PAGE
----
14.30 – 15.00Lewis HalseyIn a Deteriorating Environment, What Factor is First to Kill? The Tragedy of the Kursk Submarine AccidentIn 2000 the Russian submarine ‘The Kursk’ suffered a catastrophic accident that sent it crashing to the bottom of the Barents Sea. The few men that survived this initial event were trapped in the final two aft compartments of the submarine, and had to endure a challenging and rapidly deteriorating environment. Tragically, these men could not be rescued and succumbed after a few days. Multiple key environmental factors within the submarine changed during those fateful days, from oxygen levels to ambient temperature. With some basic number crunching it is possible to ascertain which of these factors caused the death of the submariners.

    15.00 – 16.00TBC

    16.00 – 16.30Afternoon break

    16.30 – 17.00Eoin Walker and Dan RichardsFrom Ruin to Recovery: A Soldiers StoryRoyal Fusiliers Soldier Dan Richards suffered a near fatal motor bike accident in 2009 which changed his life forever. After tearing his right arm off and breaking multiple bones throughout his body – Dan speak of his road to recovery through the power of mental resilience and willingness not to be defeated. He speaks of his highs and lows and how he has leant to rock climb, row and cycle through this life changing injury. Eoin Walker the attending flight paramedic and trauma lead for WEM then gives his account of events and how it led to the ‘save of a lifetime’ and the inspiration that Dan is to everyone he meets.

    17.00 17.30TBC

  • Salisbury Room: Workshops & Seminars

    08.30 – 09.30Eoin WalkerBreaking Bad News in Pre-hospital CareIn the advent of terrorism not every patient and situation turns out well. Little is taught to the pre-hospital clinician about how to break bad news yet critical care practitioners are increasingly drawn upon to deliver this life changing information. This talk will examine some of the psychology around how families/ friends receive bad news and some of the most robust techniques and experiences of good delivery within critical care.

    09.30 – 10.30Nick GentCBW Overview and Pre-hospital Deacon in Low Resource Environments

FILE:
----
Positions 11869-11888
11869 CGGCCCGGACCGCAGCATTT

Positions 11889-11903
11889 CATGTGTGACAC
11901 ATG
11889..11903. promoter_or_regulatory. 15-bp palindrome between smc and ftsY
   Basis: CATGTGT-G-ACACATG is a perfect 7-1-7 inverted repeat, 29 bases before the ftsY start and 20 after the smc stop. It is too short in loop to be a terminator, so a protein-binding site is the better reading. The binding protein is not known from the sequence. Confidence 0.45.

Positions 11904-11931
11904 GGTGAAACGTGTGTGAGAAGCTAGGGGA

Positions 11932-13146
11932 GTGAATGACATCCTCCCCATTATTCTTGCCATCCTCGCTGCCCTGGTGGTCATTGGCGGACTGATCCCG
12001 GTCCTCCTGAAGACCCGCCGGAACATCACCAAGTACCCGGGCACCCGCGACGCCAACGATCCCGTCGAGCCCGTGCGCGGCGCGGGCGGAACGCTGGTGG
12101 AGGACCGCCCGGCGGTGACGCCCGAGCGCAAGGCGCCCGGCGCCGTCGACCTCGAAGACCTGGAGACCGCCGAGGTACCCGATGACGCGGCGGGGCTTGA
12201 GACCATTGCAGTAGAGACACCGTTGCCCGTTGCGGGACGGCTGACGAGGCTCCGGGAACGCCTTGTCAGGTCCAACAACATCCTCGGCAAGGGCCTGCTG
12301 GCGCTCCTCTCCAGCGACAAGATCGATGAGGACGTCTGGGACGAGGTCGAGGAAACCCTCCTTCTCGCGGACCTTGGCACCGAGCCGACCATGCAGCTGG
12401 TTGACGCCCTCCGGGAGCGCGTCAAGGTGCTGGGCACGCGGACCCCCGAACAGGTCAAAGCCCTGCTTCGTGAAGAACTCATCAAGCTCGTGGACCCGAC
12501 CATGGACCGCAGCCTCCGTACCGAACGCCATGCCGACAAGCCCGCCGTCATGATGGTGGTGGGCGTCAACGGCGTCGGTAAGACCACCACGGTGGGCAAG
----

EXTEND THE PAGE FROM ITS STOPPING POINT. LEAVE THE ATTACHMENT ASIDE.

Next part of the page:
10.30 – 11.00Morning break

    11.00 – 11.30TBCThe Roving Shooter – Managing a Major Incident with Dispersed Multiple Casualties

    11.30 – 13.00Phil MurrayCare Under Fire and TCCC

    13.00 – 14.00Lunch

    14.00 – 15.00Nick GentPre-hospital Chemical Decontamination Scenarios

    15.00 – 16.00Rob AndersonMajor Incident Management Scenarios

    16.00 – 16.30Afternoon break

    16.30 – 17.30Rob AndersonMajor Incident Management Scenarios

  • Hutton Room: Workshops & Seminars

    9.30 – 10.30Keith GoddardTeam & Personal Performance Enhancing Strategies (PESs)

    10.30 – 11.00Morning break

    11.00 – 12.00John QuinnOpportunities for Working in Remote and Austere Environments. My Experience From Conflict Zones – Ukraine to MosulDisaster and war medicine is vast, diverse, constantly changing, challenging to everyone and may be the most rewarding practice of a lifetime. I have been blessed with many opportunities to work within disaster and war medicine as a pre medical student, EMT, paramedic, global health diplomat and doctor. Whether you have interest working in private industry, humanitarian, development or contracting for the military, the opportunities are abound. I plan to tell my story and offer novel avenues for anyone looking to get involved and help their fellow human beings establish health security, especially for those most vulnerable. For those that want to serve in international medicine, for a few weeks or a few years, many avenues may seem closed or out of reach, I am here to tell you the routes are wide open and you are so desperately needed.

    13.00 – 14.00Lunch

    16.00 – 16.30Afternoon break

  • Boardroom: WORKSHOPS

    Schedule TBC

    10.30 – 11.00Morning break

    13.00 – 14.00Lunch

    16.00 – 16.30Afternoon break

  • Class Room: USS Workshop

    Schedule TBC

    10.30 – 11.00Morning break

    13.00 – 14.00Lunch

    16.00 – 16.30Afternoon break

    * Draft programme only. content subject to confirmation closer to conference time